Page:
Her mom never viewed the house in the aftermath of a debauchery session. She arrived, gave the obedient daughter a peck, and family life resumed duly. Her mother did not know her. Shocked was too slim to describe her reaction when Mim designed her first outfits and fled out to flaunt them. The woman gaped at the Gorgon and Helen of Troy in one. Little did Mom know Mim played fashion model, dancer, musical actress within the household’s walls.

Anton, too, had no clue about her flamboyant talents. Time had been narrow for frivolous revelations, and had she exposed the dazzling diva, it would have counted zilch. Anyway, it matters no longer, so why bother? Why, when only immediate facts pique his interest? Anton would rather she spread her legs than show him her canvases. For him, Mim is a girl, not an artist. Classy, well-bread, and pretty bright for her gender.

But her truth is cyclonic gales. He may have heard the howling, but refused to admit. For fear of spoiling the brat or because the artist is him. No, Mim’s undercurrents will never reach this individual’s heart, who now gazes at his art assets, cup in hand.


Anton springs to his feet and darts to the hallway closet to pick clothes, disappears from view, and soon reemerges geared to leave. She finds it befitting to stand up herself. If only he said something. And he says. “Mim, I have an errand to run. Play yourself music. I’ll be back shortly.”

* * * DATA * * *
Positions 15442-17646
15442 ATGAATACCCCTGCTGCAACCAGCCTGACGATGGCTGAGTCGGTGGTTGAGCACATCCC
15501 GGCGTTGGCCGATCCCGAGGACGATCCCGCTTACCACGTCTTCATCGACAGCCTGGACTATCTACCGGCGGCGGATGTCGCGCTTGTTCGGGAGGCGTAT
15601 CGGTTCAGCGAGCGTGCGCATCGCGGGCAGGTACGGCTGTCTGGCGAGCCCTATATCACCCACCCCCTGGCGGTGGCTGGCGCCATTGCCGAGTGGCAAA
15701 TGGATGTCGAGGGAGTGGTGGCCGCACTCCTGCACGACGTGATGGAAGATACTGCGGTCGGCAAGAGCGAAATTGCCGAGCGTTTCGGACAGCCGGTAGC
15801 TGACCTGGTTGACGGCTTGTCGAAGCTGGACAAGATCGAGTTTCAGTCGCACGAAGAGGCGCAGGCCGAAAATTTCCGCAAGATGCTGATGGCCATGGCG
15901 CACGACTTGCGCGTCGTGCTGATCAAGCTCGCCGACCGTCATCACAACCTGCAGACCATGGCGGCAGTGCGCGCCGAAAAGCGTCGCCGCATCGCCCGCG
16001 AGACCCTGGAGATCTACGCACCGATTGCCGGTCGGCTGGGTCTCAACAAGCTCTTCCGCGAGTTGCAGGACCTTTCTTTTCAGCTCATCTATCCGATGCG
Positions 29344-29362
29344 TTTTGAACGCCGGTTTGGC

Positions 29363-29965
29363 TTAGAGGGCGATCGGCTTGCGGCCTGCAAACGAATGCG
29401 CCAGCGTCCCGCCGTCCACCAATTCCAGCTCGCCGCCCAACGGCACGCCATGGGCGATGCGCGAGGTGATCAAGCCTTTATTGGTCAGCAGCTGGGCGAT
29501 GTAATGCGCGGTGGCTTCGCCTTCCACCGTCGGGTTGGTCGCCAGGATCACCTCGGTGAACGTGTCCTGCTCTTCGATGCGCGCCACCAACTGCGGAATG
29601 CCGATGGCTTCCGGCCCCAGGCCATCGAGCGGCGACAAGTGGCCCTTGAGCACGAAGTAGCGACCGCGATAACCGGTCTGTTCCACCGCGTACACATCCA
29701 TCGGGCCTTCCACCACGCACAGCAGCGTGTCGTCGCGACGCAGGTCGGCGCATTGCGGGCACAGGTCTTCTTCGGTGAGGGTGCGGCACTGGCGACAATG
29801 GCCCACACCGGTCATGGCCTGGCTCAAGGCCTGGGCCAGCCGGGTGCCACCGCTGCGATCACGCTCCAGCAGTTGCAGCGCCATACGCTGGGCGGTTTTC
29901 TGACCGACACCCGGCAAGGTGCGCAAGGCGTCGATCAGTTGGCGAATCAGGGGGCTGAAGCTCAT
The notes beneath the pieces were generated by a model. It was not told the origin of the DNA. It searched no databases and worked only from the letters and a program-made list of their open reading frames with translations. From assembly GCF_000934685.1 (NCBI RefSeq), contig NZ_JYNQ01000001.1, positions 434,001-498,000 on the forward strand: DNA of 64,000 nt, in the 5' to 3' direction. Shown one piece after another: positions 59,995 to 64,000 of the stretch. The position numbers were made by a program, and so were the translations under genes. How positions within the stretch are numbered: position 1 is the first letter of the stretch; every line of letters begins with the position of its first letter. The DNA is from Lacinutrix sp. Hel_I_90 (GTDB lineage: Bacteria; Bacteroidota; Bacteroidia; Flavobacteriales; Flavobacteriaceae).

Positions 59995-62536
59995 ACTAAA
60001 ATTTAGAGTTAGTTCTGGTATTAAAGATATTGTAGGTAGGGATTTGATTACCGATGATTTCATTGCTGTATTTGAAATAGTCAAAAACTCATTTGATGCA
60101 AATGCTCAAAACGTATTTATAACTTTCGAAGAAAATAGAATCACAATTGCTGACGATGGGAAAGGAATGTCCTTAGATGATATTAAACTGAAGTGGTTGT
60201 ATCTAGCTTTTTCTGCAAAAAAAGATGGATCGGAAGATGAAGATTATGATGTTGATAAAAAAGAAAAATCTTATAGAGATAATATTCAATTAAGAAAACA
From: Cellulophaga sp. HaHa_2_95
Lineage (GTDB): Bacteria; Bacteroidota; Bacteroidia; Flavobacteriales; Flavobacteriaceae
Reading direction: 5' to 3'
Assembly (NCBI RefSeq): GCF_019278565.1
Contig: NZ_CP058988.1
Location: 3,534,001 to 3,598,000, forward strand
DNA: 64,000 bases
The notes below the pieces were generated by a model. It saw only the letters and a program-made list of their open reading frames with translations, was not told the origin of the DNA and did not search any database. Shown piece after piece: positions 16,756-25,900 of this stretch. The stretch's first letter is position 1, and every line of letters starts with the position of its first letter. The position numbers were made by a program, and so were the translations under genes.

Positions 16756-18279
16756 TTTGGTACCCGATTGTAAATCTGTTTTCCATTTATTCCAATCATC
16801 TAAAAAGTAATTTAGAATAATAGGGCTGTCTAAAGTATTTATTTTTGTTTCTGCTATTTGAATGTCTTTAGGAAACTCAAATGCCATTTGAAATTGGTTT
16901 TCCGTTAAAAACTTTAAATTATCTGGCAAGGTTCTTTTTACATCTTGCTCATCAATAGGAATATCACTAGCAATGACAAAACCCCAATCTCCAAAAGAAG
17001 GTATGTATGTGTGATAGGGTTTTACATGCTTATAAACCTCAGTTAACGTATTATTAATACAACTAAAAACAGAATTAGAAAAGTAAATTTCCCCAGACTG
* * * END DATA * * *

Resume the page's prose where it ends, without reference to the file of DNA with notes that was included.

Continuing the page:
Anton took off, with Mim still sitting in disbelief. Mim, home, as in their entrancing times. “I’ll bring over two friends: Roxana and Dan. You’ll like them for sure,” he said.

Mim played the latest Rolling Stones—black limousine … heaven … waiting … She then switched to Anton’s preferred singing duet: Streisand’s shrilling and Dylan’s substance. What could sustain life better on a Saturday, among his coffee cups in this lounge–bedroom featuring massive pieces of démodé furniture and original oils?

Mim resumes her crouched position, striving to figure out Anton’s trusting her with his home. Her visits are brief, hid from his latest company, so what on earth is the intruder doing here alone? Yet, what pleasant contentment Mim being his same dependable friend. Thank God she did not have to rise and go, sent away, hurt. Anton didn’t dismiss her.

How could he, when he once ran after Mim, crying out her name? Her tiny steps on the asphalt were killing her soul the farther she got from his voice. Anton, who asked her, pressing her body against a recess in his car, “Who do you love, Mim?” “Nobody.” She shivered like guilty. “Nobody? That’s my name, isn’t it?” He stalked her in a corner and held her in a tight grip, kissing her mouth to drain out the truth.

About the author

Solar Writer walking on the dark side to bring mind's secrets to light, in romances with a psychological edge. Next Woman blogger showing you how to use the power of SELF to stay young, confident and magnetic.